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Township Governments and Disorderly Grassroots Governance


Zhao Shukai, Development Research Center of the State Council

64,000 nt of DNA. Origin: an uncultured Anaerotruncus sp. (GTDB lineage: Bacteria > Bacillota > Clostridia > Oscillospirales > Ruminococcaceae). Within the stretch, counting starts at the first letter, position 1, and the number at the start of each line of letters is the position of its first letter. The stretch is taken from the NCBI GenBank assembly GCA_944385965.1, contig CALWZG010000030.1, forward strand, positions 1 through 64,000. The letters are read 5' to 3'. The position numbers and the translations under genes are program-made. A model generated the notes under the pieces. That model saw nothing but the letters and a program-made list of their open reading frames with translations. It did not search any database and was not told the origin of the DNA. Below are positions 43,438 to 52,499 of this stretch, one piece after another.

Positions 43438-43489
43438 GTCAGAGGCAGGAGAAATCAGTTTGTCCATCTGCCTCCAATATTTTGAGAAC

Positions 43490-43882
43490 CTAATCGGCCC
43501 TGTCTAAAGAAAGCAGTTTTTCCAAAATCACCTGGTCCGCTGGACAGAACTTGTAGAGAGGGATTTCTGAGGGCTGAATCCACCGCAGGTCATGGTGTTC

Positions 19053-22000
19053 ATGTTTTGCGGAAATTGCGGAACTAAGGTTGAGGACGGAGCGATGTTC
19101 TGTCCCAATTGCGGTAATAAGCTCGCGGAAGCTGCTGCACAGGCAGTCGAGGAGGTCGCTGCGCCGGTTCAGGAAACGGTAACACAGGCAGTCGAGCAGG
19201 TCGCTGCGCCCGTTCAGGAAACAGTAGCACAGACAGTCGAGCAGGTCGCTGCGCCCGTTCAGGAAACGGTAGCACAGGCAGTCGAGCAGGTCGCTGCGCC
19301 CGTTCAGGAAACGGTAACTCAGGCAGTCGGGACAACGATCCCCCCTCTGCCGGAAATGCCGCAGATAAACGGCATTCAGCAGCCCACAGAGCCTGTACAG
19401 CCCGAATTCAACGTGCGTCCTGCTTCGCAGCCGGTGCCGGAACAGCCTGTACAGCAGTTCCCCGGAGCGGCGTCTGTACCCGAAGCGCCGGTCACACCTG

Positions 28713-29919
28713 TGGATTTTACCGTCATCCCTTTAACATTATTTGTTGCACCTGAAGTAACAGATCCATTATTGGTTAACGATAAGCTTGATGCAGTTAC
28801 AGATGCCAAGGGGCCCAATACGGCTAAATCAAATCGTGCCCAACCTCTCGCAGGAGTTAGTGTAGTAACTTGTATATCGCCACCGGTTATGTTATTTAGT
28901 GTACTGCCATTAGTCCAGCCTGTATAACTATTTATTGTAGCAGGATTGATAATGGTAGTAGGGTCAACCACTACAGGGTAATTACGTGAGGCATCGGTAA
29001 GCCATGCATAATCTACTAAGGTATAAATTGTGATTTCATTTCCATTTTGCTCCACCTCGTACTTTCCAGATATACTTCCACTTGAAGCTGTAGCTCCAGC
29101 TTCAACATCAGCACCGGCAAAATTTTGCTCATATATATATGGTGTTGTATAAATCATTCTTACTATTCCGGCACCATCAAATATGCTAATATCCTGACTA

Township governments are executive bodies assuming the responsibility for executing state power at township level. They carry out resolutions of the township people's congress, as well as decisions and orders of higher level governments, and fulfill the management of local township work. This indicates that the central government attempts to make township governments, through state power building, become organs of political power that can not only effectively carry out decisions of the central government and higher-level governments, but also win support and trust from grassroots communities. However, the actual role of township governments is neither compatible to local interests and needs nor to the requirements and policy orientations of higher-level governments and especially the central government. Against the backdrop of government operation in a “corporatization” manner, daily administrative functions of township governments as well as decisions and orders issued by governments of higher levels are no longer the major concern of township governments. The sole purpose of implementing various administrative orders and policies by township governments are nothing but showing off or boasting about their performances. Especially during inspection tours made by government officials of higher levels, in order to canvass their approval, township governments would by all means show off their “vanity projects” or “image projects” in proof of their policy implementation effects. The government mechanisms and policy decisions are not only undermined in terms of authority and value, but also ruptured in terms of system and structure. Since effective integration is hard to be achieved between township governments and governments of higher levels, between various government departments, and between grassroots communities, disorder of grassroots governance is thus induced. It is unfair to attribute the failure for addressing issues relating to agriculture, rural areas and farmers to disorderly grassroots governance as the root cause lies in government system or political mechanism. Hence it is imperative to clarify two issues at different levels. First, township governments should not be regarded as direct representatives of the central government because it is difficult for the central government or the state to directly control township governments. Second, although township governments should bear the brunt of responsibility for grassroots governance, the fundamental reason why township governments sometimes go wrong rests with government system. One major point is that the people's right to know or to be informed about the performance of township governments should be guaranteed so that grassroots governments could be supervised by the public. The general public is the main entity of supervision while grassroots governments are the main target of public supervision. But in real life although township governments would disclose some details relating to their operation, yet what are made known and what are not depend on, in many cases, the will of township governments rather than the desire of the public. Consequently, the information disclosed by township governments in a big way has little to do with the supervision of the public and is merely something for dealing with the inspection and evaluation by governments of higher levels. Such system operation is necessary for governments of lower levels to cope with examinations by governments of higher levels, whereas it is nothing but an empty shell to the society.

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